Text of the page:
You must make difficult decisions in any walk of life, especially in running a business. The most critical decisions will focus on policies that help you keep employees and ensure they are motivated. Today, we want to discuss some of the problems associated with employee churn, or turnover, and what you can do to combat it in today’s modern business environment.
Employee churn, or turnover, is the rate at which your employees leave for other ventures versus how long it takes to replace them. More often than not, you’ll see it represented as a percentage calculated over a specific period of time. For example, in 2023, the average churn rate for a business was about 18 percent. This means that nearly one out of every five positions will need to be refilled over the course of the calendar year. You don’t need us to tell you that this is a bad thing for organizations, especially considering how much it costs to conduct job searches—and that’s not even mentioning the loss of in-house knowledge and expertise or the disruptions to operations.
You can avoid a high churn rate by following these practices:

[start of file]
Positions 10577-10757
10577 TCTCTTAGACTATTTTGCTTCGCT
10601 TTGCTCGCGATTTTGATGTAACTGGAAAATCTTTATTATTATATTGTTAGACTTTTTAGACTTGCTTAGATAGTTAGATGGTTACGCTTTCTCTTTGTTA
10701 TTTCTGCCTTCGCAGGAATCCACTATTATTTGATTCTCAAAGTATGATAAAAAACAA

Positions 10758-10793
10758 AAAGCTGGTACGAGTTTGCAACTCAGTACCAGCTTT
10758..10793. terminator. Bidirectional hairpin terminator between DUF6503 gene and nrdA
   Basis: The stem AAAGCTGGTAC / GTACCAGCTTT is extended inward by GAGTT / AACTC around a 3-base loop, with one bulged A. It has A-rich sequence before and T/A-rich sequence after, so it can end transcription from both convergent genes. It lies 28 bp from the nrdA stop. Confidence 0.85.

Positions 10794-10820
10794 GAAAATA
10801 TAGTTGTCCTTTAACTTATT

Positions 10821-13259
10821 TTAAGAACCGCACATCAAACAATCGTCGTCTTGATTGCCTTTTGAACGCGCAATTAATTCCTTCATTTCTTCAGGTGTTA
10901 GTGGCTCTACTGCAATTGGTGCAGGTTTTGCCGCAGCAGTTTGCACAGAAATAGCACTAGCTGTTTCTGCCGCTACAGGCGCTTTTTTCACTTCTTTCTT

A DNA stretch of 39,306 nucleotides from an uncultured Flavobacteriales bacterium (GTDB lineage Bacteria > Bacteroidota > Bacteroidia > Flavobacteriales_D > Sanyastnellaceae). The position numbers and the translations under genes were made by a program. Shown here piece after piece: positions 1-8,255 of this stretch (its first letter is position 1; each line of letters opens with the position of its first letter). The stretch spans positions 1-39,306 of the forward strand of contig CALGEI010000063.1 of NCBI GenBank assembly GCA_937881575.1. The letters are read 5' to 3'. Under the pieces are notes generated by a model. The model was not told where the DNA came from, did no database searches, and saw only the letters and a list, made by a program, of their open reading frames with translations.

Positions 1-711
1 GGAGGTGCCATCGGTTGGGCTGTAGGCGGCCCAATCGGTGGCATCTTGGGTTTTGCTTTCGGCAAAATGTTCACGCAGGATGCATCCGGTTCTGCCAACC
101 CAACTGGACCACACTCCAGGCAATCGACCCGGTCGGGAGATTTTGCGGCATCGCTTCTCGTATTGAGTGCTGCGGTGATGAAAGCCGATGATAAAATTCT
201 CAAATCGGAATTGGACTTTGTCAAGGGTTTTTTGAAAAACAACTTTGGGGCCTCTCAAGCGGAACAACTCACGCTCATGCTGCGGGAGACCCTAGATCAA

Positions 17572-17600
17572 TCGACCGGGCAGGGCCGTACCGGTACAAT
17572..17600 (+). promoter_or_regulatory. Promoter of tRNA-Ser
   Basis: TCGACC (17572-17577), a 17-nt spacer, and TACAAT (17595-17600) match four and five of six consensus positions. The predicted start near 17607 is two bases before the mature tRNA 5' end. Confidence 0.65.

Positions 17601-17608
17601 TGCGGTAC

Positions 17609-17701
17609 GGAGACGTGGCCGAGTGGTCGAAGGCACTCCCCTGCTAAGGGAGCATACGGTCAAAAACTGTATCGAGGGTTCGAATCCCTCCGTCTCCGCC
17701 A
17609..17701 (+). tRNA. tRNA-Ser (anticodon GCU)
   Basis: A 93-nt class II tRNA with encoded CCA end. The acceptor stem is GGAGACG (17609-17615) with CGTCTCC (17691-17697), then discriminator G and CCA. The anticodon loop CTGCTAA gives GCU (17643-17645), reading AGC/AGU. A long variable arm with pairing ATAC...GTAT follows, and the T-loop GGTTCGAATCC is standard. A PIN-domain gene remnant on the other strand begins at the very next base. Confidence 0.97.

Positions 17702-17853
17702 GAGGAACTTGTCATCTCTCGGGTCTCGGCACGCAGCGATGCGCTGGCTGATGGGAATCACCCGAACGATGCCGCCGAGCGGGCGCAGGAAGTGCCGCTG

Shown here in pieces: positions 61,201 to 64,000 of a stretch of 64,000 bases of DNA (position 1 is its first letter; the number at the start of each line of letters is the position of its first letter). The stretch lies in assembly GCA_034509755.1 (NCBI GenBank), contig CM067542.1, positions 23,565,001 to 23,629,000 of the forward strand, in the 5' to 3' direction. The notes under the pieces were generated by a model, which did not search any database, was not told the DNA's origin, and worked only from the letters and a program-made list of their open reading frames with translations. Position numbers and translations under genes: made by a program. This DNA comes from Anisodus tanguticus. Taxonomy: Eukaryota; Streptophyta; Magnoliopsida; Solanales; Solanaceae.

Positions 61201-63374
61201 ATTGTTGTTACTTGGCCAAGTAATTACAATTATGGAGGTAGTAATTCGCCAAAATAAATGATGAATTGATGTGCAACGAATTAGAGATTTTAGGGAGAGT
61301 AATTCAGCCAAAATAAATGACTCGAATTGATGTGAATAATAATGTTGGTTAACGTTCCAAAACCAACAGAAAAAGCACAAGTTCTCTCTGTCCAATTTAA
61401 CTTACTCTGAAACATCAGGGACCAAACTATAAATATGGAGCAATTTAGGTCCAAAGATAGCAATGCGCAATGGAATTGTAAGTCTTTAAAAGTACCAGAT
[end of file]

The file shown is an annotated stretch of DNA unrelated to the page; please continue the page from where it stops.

Employee burnout is common and shows up in your team as chronic physical or emotional exhaustion. These same employees might also feel cynical or detached from their work. This level of prolonged stress can directly negatively influence an employee’s health, productivity, and job satisfaction. The causes of burnout include (but are not limited to) a workload that is too heavy, lack of autonomy, poor rewards, lacking compensation, recognition of effort, and conflicts between your organization's values and an employee’s.
Burnout is something that you must do all you can to prevent. Here are some strategies to try:
These are two very different concepts, but they are connected in the most sinister way. Burnout can very well lead to churn if it’s not addressed well ahead of time.
Technology can help your business ensure that its employees stay satisfied in at least one way: not working harder than needed to perform their duties. To learn more, call us today at 800-750-4OBS (4627).